SUDI for healthcare providers

Key points about sudden unexplained death in infants (SUDI)

  • This page contains information about SUDI for healthcare providers.
  • Find information on guidelines & recommendations, management and CPD.


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National SUDI prevention programme – needs assessment and care planning guide(external link) Ministry of Health, NZ, 2019

This guide offers conversations, questions, advice and care options before, during and after birth. It has been framed around PEPE – the top 4 ways of preventing SUDI.

  • Place baby in his or her own baby bed in the same room as their parent or caregiver.
  • Eliminate smoking in pregnancy and protect baby with a smoke-free whānau (family), whare (home), and waka (car).
  • Position baby flat on their back to sleep, face clear of bedding.
  • Encourage and support exclusive breastfeeding and gentle handling of baby.

The PEPE framework provides consistency in national messaging and a context for delivering best practice. However, health professionals also need to consider a combination of other factors that can contribute to SUDI at the same time.

Of particular concern are premature birth, a baby that is small for gestational age, multiple birth, age of baby (peak incidence occurs at one to two months of age), previous experience of SUDI, gender (more likely in boys), postnatal depression, age of mother, no antenatal education and late engagement with a midwife.

When using this guide, it is important to use appropriate conversation skills that are mana enhancing and non-judgemental as well as establishing a good rapport with māmā (mother) and families and whānau. Likewise, health professionals must take into account the strengths, wishes, beliefs, practices and needs of families and whānau.

See also: National SUDI prevention programme national – safe sleep device quality specification guidelines(external link) Ministry of Health, NZ, 2019


  1. Use the first antenatal consult and 6-week baby check to discuss the PEPE message and identify risks.
  2. Use the safe sleep calculator(external link) to determine SUDI risk. Document the score.
  3. Identify maternal smoking, drug, and alcohol use. Maternal antenatal smoking is the greatest contributor to SUDI risk.


  1. Discuss the PEPE message and address modifiable risk factors.
  2. Encourage parents to use a suitable baby bed. A suitable bed is the best way to reduce SUDI risk. If the family has no suitable baby bed, urgently support to find a suitable baby bed (e.g., Pregnancy Help(external link) , local safe sleep coordinator, or through a WINZ special needs grant(external link).
  3. Encourage engagement with smoking cessation support and Community Alcohol and Drug Service.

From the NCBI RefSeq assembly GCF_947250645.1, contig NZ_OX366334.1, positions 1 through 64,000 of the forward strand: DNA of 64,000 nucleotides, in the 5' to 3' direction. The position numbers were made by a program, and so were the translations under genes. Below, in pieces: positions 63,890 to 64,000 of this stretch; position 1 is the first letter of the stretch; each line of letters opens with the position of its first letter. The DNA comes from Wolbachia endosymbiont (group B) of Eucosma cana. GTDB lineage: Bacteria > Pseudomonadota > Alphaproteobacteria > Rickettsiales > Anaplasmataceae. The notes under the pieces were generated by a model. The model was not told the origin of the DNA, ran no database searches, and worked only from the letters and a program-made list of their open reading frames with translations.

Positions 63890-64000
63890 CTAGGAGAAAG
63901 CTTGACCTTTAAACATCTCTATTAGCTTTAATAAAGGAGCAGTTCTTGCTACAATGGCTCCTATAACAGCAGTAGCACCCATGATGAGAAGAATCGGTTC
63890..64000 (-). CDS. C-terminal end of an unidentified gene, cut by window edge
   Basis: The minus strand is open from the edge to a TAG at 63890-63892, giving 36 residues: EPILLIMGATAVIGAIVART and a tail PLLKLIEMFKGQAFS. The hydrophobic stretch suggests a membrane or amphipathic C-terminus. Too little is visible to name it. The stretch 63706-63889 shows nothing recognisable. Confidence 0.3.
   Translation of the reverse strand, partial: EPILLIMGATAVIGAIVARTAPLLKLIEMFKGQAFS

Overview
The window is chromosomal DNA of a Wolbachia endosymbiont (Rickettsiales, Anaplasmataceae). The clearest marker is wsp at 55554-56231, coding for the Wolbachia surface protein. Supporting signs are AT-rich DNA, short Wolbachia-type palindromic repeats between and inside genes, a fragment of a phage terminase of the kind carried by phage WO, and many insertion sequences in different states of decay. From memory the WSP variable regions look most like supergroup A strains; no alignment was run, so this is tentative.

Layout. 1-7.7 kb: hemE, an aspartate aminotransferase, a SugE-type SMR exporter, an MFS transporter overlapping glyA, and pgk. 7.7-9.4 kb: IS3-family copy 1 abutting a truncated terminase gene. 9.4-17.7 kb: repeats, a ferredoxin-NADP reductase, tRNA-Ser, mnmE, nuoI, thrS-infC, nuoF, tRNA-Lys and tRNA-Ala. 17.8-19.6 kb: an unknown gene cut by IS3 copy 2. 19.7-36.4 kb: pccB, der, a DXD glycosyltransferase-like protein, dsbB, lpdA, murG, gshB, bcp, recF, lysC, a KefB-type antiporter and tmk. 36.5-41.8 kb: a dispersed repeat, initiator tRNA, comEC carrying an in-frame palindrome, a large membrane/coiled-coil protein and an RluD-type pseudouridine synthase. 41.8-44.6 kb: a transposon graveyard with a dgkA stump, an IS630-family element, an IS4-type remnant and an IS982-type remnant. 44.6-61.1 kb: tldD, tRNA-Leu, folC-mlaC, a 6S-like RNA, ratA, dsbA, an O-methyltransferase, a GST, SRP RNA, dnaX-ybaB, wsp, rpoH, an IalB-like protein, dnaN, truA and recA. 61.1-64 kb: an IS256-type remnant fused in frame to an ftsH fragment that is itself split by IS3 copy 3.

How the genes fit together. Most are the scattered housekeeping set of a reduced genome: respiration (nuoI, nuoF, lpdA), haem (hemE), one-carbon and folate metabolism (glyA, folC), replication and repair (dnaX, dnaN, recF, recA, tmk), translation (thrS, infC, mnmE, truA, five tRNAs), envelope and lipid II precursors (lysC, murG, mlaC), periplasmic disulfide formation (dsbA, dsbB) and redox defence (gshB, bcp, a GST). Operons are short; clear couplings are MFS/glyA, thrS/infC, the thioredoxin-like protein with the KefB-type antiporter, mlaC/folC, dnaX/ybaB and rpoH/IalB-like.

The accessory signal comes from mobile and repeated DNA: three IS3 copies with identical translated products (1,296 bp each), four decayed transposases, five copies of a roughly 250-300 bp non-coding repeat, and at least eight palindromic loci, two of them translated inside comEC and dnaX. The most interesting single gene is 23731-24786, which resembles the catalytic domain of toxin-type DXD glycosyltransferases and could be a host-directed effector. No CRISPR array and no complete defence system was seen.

NZ SUDI Nationwide Case-Control Study(external link)

This research has identified the following:

  • In New Zealand, the main risk factors for SUDI deaths are prone (front) sleeping, and bed sharing where the mother smoked in pregnancy.
  • Breastfeeding helps to protect the baby against SIDS.
  • Populations most at risk of experiencing a SUDI death are Māori and Pasifika mothers, mothers under 25 years of age, and mothers who smoke.
  • Younger infants are at the highest risk of SUDI, with the peak in deaths at one month of age. Fifty-five per cent of deaths occur in infants under three months of age, 80 per cent occur before five months of age.
  • The 3 main risk factors for SUDI are smoking while pregnant, bed sharing and the position of your baby when sleeping. Of these 3, the combination of smoking while pregnant and bed sharing are the riskiest for baby, leading to a 32-fold increased risk of SUDI compared with babies not exposed to either risk factor.

Learn more:

Mitchell EA, Thompson J, Zuccollo J, MacFarlane M, Taylor Barry et al. The combination of bed sharing and maternal smoking leads to a greatly increased risk of sudden unexpected death in infancy – the NZ SUDI Nationwide Case Control Study(external link). NZ Med J; 2017 June 2;130(1456):52–64.
Sudden unexpected death in infancy (SUDI) – special report(external link) Child and Youth Mortality Review Committee, NZ, 2017


Sudden unexpected death in infancy (SUDI)(external link) Goodfellow Podcast, NZ, 2019

Dr Christine McIntosh talks about sudden unexpected death in infancy (SUDI). Christine is a general practitioner working as GP liaison in children’s health at CMDHB and is a senior lecturer at the University of Auckland. Christine is passionate about SUDI prevention and has been researching this topic for over 16 years.


SUDI Free Online Workshop(external link) Conectus Learning

  • Suitable for all those who currently work in the community to improve the health of families, especially with Māori.
  • An initial step to help you develop the skills needed to work with whānau and make positive behaviour changes to reduce the risk of SUDI.

SUDI eLearning Toolkit(external link) WellChild Health, Ministry of Health, 2012

The resource has four specific modules which include describing what SUDI is, the specific vulnerability factors, how to engage effectively with Maori and Pacific Peoples on this health concern and what prevention models can be applied.

Credits: Healthify editorial team. Healthify is brought to you by Health Navigator Charitable Trust.

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